Hazards of spelling autocorrection: defiance


On an internal mailing list, a colleague asked for some recommendations on a webcam.

I was wondering if there are any models I should avoid or defiantly get.

I got this mental image of my colleague giving the salesperson the finger as he handed over his credit card.

My colleague explained, "That's an error I frequently make because Outlook by default autocorrects 'definatly' to 'defiantly' instead of 'definitely'. You should see the reaction from my manager when he asks me to do something and I write back, 'I'll defiantly do that.' I'm a terrible speller. That's why I went into math: Only single letters."

But the kicker was the end of his original message.

We'll be using Windows Live Massager.

Comments (44)
  1. Mc says:

    I always have trouble with algorithum  and maintenence too.

  2. MItaly says:

    First T9 and now the "smart" soft keyboards of smartphones bring these hazards to a whole new level.

  3. Boris says:

    But since Outlook is used mostly in the office, why prefer 'defiantly' to 'definitely'? Is defiance more common than definitiveness?

  4. Programmerman says:

    I'd beta-test Windows Live Massager. My office chair sucks, I could use a massage by the end of the work day.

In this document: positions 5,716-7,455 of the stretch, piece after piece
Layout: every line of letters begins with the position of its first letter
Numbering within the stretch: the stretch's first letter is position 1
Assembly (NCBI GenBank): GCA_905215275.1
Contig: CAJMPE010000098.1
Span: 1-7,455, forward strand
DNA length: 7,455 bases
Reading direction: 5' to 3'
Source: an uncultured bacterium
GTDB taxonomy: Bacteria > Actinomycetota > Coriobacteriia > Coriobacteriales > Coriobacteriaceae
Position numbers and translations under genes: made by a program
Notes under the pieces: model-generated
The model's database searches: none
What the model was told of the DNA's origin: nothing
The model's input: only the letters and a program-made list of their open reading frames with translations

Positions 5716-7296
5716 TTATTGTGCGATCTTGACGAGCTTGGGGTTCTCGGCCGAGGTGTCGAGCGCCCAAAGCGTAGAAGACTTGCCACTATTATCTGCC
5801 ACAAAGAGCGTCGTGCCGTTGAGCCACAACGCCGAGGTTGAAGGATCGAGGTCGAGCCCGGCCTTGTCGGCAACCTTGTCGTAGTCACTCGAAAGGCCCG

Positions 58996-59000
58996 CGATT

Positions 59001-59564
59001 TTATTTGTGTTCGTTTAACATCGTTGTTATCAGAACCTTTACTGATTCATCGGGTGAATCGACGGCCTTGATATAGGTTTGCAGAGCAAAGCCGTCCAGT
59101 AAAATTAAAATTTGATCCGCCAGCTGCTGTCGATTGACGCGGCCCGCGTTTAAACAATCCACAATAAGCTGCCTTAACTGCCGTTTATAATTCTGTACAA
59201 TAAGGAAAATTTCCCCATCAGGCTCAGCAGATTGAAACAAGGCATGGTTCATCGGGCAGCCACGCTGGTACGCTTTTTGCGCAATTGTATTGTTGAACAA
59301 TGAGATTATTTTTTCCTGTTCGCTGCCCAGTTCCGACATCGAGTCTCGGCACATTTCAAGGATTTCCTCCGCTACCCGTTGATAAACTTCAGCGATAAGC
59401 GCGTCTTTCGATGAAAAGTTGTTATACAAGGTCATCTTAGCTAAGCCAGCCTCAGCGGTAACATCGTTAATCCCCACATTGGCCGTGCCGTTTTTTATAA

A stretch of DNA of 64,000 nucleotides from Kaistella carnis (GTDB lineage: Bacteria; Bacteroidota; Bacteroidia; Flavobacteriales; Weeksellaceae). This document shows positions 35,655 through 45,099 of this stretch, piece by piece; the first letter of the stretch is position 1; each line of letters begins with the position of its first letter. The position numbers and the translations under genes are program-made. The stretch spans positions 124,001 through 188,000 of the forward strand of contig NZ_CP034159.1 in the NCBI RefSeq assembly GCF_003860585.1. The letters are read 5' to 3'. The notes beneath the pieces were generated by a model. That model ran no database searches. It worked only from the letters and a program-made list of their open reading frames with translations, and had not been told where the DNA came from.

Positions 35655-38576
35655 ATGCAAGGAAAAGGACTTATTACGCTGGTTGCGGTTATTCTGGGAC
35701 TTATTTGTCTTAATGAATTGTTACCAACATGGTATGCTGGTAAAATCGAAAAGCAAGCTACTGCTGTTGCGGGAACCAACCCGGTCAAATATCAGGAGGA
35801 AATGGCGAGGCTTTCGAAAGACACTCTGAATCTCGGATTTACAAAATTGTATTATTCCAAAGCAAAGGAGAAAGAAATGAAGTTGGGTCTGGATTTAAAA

5. kog999 says:

    @Boris

    My physic powers tell me it’s because 'definatly' is closer to 'defiantly' then it is to 'definitely'. 'definatly' and 'defiantly' have only 2 letters transposed whereas 'definatly’ to 'definitely' has an a replaced with an I and extra e. I can definitely see why the algorithm decided to make the choice that it did. You make it sound like someone hard coded every possible misspelling and correct spelling and should have taken the most use case of office into account.

  6. Silly says:

    Personally I'd avoid Live Massager until they get the kinks out of it.

  7. R783 says:

    Surprising that a mathematician couldn't see the connection between "finite" (which all mathematicians can spell) and the related words "infinite" and "definite".

  8. Joshua Ganes says:

    Perhaps I'm analyzing this too much, but I can't decide whether some of the spelling mistakes in the comments are intentional or amusingly coincidental.

  9. Maurits says:

    My physic powers

    Not sure if typo or brilliant use of irony